Walking back from a trip this afternoon to a neighborhood bakery to get some valentine sweets for my sweet, I chanced to look down and discover this intriguing silhouette of a certain historic luxury cruise liner (that I immediately recognized because I’m a history geek like that) sprayed upon — of all places: a Silver Lake driveway apron (click to embiggen):
The approximation of the logo above it is that of the ill-fated ship’s owners, but with with a “4,” a “12,” and a “12” appearing in the banners under the flag where the words “White,” “Star” and “Line” would be.
It’s interesting (at least to me) that the piece would reference the date of April 12, 1912 — an entirely normal and uneventful day at sea in RMS Titanic’s brief history — instead of the far more infamous date three days later when she sank into the depths of the North Atlantic, taking the lives of 1,517 people with her.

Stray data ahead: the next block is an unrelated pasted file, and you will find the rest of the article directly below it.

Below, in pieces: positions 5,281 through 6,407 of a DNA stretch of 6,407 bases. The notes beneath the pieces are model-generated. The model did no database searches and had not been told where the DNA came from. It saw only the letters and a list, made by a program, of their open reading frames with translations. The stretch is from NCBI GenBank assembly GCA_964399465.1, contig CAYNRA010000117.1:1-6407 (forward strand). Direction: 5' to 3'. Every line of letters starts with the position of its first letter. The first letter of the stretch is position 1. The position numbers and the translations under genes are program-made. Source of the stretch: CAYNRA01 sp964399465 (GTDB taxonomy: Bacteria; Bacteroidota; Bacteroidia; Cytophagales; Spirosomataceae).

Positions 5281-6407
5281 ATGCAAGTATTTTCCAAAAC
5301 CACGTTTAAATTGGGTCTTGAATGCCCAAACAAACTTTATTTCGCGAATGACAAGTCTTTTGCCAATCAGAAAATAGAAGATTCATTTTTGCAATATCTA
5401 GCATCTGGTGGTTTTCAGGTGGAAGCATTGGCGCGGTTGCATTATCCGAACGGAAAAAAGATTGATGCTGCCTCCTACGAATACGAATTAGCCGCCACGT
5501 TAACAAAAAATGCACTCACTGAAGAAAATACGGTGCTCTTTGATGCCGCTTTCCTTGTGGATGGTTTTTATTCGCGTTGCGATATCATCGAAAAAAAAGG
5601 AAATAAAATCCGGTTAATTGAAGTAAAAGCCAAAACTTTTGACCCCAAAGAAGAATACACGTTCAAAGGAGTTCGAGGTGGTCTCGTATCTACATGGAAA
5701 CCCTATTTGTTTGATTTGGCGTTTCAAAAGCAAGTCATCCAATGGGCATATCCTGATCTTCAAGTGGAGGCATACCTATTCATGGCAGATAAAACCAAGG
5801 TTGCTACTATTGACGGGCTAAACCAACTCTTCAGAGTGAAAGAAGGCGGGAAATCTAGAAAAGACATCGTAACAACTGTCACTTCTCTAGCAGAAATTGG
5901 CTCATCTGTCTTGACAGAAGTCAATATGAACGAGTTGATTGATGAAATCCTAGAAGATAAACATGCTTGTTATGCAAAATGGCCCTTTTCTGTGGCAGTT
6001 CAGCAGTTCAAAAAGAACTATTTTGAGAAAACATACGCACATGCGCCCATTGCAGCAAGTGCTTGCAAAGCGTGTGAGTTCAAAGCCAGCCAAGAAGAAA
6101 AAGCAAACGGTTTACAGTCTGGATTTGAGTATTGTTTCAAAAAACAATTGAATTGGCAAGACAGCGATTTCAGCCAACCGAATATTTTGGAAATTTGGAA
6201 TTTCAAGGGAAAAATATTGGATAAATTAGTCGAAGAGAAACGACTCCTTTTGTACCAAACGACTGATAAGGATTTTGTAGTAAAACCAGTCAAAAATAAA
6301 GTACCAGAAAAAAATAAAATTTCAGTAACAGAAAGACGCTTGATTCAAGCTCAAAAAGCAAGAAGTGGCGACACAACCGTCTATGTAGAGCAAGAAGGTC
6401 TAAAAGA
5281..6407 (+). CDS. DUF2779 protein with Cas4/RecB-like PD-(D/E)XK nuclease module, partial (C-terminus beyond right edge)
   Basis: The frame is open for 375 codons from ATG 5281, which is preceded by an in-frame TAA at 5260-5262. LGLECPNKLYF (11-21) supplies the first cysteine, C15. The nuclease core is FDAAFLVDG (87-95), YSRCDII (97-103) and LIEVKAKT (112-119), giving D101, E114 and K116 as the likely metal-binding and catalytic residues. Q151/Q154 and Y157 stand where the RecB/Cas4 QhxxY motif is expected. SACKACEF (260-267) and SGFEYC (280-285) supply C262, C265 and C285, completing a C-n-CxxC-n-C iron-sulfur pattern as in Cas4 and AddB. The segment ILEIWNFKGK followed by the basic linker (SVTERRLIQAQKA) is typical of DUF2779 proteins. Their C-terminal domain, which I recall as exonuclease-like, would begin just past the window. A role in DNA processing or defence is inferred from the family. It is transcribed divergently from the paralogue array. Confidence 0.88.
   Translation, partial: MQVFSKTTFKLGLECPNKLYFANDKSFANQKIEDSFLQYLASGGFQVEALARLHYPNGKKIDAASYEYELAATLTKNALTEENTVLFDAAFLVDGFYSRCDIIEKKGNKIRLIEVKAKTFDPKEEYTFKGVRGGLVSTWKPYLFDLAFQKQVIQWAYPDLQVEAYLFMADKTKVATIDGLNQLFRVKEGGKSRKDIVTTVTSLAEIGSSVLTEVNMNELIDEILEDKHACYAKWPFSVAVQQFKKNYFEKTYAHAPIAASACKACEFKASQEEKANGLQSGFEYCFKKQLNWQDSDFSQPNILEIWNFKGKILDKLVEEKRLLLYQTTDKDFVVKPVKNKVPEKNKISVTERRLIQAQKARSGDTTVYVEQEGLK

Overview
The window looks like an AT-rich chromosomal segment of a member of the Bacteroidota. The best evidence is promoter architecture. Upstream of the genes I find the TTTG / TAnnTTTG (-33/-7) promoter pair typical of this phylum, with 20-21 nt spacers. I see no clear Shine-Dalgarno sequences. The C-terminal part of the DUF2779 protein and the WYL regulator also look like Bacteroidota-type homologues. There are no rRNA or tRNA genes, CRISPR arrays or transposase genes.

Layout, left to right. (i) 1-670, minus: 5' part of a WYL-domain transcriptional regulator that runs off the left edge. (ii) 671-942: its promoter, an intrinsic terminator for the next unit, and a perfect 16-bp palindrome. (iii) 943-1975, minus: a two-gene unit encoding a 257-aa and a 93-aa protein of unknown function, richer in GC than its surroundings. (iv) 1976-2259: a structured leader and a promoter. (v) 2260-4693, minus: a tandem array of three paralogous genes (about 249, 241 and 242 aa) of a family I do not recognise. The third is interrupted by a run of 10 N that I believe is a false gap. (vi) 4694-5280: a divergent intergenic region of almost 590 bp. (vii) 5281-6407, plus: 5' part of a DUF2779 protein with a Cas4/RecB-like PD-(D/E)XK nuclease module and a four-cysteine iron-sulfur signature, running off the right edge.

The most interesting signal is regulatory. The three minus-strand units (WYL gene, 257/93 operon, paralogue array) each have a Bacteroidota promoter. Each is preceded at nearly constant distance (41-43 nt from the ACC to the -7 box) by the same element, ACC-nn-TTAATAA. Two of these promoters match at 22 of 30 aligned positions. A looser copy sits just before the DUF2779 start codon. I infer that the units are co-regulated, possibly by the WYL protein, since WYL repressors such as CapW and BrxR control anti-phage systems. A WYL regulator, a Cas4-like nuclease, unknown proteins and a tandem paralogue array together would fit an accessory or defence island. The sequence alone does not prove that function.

No doubt much more attention will be paid to the the hundredth anniversary of April 15, 1912, when it rolls around in a couple months. But rather than jump on that tragedy bandwagon, perhaps the artist focused on April 12 in homage to the spectacular ship when she was full steam ahead on calm seas and in all her awesome glory.